Harmonizing Traditional Chinese and Modern Western Medicine: A Perspective
from the US
Ka Kit Hui, M.D., F.A.C.P.
Professor, Department of Medicine, UCLA School of Medicine; Director, UCLA Center for
The current interest in traditional and complementary medicine in the United States is attracting
attention in many parts of the community - the health care industry, governmental agencies,
media and the public.1 An increasing number of insurers and managed care organizations are
providing benefits for traditional medicine, a majority of U.S. medical schools now offer courses
covering traditional medicine,2,3 and, as Eisenberg’s national studies have revealed, more people
are using complementary therapies.4,5 To facilitate research on the effectiveness of alternative
therapies, the National Center for Complementary and Alternative Medicine (NCCAM) received
a budget of $50 million in 1999. Recognizing the need to encourage quality and quantity of
scientific information on botanicals, as well as develop a systematic evaluation of safety and
efficacy of dietary supplements, two research centers were also established this year to
investigate the biological effects of botanicals.6
Many patients are using traditional and modern medical paradigms concurrently, creating a need
for the appropriate and smooth merger of the two medicines. The theories and techniques of
traditional Chinese medicine (TCM) encompass most practices classified as complementary
medicine in the United States, and have become increasingly important in the health care
system.7 Traditional Chinese medicine is affordable, low tech, safe and effective when used
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appropriately. Ongoing research around the world on acupuncture, herbs, massage8,9 and Tai-
Chi10,11 have shed light on some of the theories and practices of TCM. Evidence derived from
vigorous research design12 as well as patient demand are fueling the merger of TCM with
modern medicine at the clinical level, while more academic researchers and institutions are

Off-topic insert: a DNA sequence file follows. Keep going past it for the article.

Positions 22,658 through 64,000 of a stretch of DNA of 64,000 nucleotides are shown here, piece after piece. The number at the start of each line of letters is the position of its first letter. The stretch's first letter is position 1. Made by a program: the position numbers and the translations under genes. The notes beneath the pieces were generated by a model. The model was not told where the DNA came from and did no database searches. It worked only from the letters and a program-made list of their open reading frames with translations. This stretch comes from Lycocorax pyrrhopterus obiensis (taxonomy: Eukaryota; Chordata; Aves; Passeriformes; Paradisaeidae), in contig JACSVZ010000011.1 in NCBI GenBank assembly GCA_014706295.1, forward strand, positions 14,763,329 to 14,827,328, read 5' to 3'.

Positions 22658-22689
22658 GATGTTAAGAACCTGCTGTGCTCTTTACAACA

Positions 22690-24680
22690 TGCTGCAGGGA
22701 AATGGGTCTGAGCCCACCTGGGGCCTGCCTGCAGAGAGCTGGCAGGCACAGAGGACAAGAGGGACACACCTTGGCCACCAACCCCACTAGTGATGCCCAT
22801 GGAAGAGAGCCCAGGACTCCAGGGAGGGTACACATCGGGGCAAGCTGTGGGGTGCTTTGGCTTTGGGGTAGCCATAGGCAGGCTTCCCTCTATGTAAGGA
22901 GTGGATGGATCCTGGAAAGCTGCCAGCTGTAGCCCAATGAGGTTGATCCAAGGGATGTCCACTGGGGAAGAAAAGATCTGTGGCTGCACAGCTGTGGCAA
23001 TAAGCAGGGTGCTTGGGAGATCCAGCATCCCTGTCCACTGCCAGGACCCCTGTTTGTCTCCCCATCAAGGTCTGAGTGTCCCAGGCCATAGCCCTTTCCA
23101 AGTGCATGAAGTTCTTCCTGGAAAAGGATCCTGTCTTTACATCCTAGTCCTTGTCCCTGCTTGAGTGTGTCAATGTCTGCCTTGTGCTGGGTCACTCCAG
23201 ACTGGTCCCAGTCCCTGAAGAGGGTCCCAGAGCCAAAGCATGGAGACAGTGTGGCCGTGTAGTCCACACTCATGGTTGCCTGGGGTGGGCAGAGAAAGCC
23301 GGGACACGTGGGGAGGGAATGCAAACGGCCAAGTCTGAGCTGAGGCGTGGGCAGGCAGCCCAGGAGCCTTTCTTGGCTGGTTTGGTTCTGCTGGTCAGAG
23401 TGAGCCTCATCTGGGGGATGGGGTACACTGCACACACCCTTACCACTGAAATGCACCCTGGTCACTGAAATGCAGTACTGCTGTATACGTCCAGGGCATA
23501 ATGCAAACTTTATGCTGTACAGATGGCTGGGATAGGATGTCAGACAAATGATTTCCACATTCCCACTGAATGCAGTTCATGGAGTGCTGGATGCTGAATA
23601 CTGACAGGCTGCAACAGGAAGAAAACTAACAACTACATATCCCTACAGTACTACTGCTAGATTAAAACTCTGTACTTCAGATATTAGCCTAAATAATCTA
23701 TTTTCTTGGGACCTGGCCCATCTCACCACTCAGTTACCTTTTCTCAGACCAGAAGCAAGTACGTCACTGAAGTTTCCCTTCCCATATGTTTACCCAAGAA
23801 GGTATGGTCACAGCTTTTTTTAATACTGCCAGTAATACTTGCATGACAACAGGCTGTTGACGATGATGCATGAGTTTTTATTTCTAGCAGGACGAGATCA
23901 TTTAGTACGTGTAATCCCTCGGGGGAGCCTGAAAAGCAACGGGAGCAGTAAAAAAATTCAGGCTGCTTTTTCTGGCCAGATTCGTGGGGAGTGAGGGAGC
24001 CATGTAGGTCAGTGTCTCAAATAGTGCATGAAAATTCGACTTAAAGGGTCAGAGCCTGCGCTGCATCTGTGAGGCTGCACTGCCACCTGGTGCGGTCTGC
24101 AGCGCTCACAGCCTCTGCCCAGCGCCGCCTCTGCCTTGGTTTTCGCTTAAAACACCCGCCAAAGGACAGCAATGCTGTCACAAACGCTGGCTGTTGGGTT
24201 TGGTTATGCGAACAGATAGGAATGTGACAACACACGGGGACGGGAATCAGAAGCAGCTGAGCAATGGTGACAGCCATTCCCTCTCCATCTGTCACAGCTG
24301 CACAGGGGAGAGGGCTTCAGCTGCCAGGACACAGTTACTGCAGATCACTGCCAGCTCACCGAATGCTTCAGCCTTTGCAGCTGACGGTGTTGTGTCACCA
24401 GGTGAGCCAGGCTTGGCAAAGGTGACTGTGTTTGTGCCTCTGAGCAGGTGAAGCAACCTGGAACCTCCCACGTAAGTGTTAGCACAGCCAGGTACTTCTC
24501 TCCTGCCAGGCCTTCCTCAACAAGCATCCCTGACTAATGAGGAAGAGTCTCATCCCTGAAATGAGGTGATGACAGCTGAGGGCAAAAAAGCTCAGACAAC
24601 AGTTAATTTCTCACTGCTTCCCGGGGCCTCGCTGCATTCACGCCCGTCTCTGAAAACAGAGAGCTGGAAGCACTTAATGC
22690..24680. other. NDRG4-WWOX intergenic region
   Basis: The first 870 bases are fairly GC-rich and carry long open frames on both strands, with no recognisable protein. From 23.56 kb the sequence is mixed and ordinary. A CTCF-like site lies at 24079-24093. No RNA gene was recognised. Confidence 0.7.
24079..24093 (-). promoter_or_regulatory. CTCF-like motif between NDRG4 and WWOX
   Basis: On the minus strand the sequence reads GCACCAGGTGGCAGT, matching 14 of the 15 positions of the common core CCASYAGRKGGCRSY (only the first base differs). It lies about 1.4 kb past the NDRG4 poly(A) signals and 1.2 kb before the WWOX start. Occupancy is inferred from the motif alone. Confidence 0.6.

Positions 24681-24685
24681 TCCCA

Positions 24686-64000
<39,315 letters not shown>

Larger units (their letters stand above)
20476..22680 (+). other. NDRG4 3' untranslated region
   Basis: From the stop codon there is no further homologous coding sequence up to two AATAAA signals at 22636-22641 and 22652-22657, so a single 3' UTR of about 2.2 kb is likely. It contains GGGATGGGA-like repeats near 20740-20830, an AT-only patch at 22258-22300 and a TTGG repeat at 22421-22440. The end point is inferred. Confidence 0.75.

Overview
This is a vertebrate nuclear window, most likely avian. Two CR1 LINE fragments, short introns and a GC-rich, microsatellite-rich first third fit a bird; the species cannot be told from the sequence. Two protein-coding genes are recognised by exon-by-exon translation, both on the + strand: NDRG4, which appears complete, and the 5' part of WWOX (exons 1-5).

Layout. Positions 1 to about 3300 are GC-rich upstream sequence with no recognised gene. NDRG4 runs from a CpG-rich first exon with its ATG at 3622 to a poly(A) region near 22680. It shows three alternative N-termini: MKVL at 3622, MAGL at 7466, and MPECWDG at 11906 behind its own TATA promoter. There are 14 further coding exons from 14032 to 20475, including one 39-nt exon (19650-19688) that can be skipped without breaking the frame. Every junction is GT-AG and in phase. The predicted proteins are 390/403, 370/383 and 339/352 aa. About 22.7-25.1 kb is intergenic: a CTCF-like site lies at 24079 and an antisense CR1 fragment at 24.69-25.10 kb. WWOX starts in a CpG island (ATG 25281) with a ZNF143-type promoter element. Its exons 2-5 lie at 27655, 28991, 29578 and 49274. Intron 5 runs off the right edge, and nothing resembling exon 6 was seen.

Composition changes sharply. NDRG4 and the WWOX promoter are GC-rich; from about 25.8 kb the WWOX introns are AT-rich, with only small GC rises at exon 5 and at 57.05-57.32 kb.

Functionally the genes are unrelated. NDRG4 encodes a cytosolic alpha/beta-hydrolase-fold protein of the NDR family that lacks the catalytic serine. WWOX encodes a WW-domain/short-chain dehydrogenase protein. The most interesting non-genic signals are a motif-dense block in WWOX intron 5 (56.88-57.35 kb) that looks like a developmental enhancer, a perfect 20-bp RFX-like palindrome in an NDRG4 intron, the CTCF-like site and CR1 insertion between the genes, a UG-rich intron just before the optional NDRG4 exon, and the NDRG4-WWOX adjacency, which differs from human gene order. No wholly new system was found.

becoming more interested in the potential of integrating these two healing traditions.
Based on evidence reviewed during the 1997 NIH Consensus Conference, the NIH Consensus
Development Panel conservatively recommended that acupuncture may be used as an adjunct
treatment, an alternative, or part of a comprehensive management program for a number of
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conditions. The panel ascertained that acupuncture can be used to treat post-operative and
chemotherapy induced nausea and vomiting, as well as post-operative dental pain. It was also
recommended as an adjunct treatment or an acceptable alternative for addiction, stroke
rehabilitation, headache, menstrual cramps, tennis elbow, fibromyalgia, myofacial pain,
osteoarthritis, low back pain, carpal tunnel syndrome, and asthma.13
Future clinical trials that test acupuncture within the framework of traditional Chinese medicine
are likely to provide a more appropriate and clinically meaningful assessment of acupuncture
efficacy than the current generation of clinical trials which use a diagnosis framed primarily in
biomedical terms. The scientific rigor of current research must continue; however, the NIH
approach towards data analysis is too strict and limits potentially useful indications. Unlike
drugs, acupuncture is more akin to surgery and physical therapy in terms of therapeutic
modalities. Hence, the evaluation of evidence for efficacy in acupuncture ought to be similar to
these therapeutic interventions. For the time being, evidence based on large case series should
be considered in determining recommendations for clinical practice while evidence derived from
more vigorous research designs are being carried out.
In elucidating the mechanisms of acupuncture and exploring its role in a variety of situations,
innovative techniques such as fMRI (functional magnetic resonance imaging),14 PET (positron
emission tomography), SPECT (single photon emission computer tomography), and MEG
(magnetoencephalography) are beginning to be utilized. Studies on acupuncture in terms of its
neuroanatomic and neurophysiological bases, bioelectrical properties, analgesia effects, and its
role in regulation in areas such as gastrointestinal, immunological and cardiovascular functions
are being carried out. More intense research with increased funding and scientific vigor, in an
out of the US, will likely uncover additional areas where acupuncture may prove useful. This
will further drive the adoption of acupuncture as a common therapeutic modality, not only in